“I’ve never thought of my self as the type of mom who could stay at home.”
This is one of those things that you say before you have kids. Also: “I’ll never let my kid eat snacks in the car.”
Guys, I bought a minivan that has a vacuum in it! If that doesn’t say snack free-for-all, I don’t know what does.
Or, “I’ll never have a kid that melts down in stores and restaurants! I will take them out regularly and treat them like the small humans that they are, and dang it, they will behave!”
Can we roll the footage of me at Target desperately trying to open a bag of cheese popcorn while the tiny dictator yelled at me?
Now that I have these tiny amazing little people to raise, the world isn’t so black and white anymore. It’s not grey either, though. Let me tell, you it’s like a crayon factory exploded over here.
We wanted kids so badly, and we dreamed of this life. For some reason I thought I would just float through motherhood, working full time, never missing a milestone, never picking her up late from the sitter and she would be this model citizen and everyone would bow to me for my superb mothering skills while shoving microphones in my face demanding to know how I do it all.
What a joke. But, I wouldn’t change a thing… mostly. There is this fine line between wanting to stay home with my girls and wanting to desperately hang on to the freedom and identity of the person that I was before I had kids. The freedom to grab a drink after work without it meaning that someone else is “stuck” with my kids. The flexibility to accommodate my clients at the drop of a hat, or pick up hours to cover a tropical vacation. Every minute I am away from my daughters builds guilt. Every moment I am at home not making money builds anxiety.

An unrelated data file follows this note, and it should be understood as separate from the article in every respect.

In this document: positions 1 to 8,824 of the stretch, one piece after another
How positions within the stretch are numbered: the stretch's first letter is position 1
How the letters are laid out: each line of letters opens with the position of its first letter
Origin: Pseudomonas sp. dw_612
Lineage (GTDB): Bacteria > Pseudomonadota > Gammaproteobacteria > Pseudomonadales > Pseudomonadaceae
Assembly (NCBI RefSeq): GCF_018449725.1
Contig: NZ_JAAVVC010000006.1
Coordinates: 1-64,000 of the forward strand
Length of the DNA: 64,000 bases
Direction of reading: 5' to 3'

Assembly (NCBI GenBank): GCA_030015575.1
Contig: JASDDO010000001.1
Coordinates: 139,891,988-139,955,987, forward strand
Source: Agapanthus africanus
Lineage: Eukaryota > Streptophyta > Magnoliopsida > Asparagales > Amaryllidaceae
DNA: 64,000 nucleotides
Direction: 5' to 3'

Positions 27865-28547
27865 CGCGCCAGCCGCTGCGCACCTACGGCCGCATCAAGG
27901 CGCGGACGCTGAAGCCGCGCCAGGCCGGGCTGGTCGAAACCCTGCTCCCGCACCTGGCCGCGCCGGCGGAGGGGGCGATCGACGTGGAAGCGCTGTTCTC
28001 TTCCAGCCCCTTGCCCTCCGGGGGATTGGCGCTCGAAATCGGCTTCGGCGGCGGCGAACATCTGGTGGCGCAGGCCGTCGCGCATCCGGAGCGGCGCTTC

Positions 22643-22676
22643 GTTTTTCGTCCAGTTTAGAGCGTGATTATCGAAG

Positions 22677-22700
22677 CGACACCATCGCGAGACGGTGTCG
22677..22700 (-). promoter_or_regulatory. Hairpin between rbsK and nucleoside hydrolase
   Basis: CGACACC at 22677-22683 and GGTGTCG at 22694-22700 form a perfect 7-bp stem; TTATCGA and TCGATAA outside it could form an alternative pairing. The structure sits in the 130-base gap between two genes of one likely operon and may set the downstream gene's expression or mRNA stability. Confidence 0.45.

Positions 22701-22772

How does anyone ever choose what is best?
Whatever you choose is best.
Whatever you do for your family is right.
If I didn’t work, I wouldn’t be able to spend money on dumb things just because, or pay for classes where my daughter can dance in a circle singing songs that will haunt my dreams on repeat forever. If I’m being totally honest here, sometimes I do need that minute to rest and have a breath away from my kids. Sometimes I need time without small bodies attached to me, which in the past has been my place of work. The bottom line, though, is if I am going to be away from my kids every minute, it better be worth it. That’s the hard thing: there needs to be some fulfillment from the work that we are doing that justifies being away from our kids, and I think that is the mark we miss a lot of the time. Let’s start viewing our time spent away from our kids not just as a necessity, but also as a time when we can fill our cup. Our happiness is important, too. We deserve to have home and work lives that we love–and it can happen, but it takes balance, and heck of a lot of work.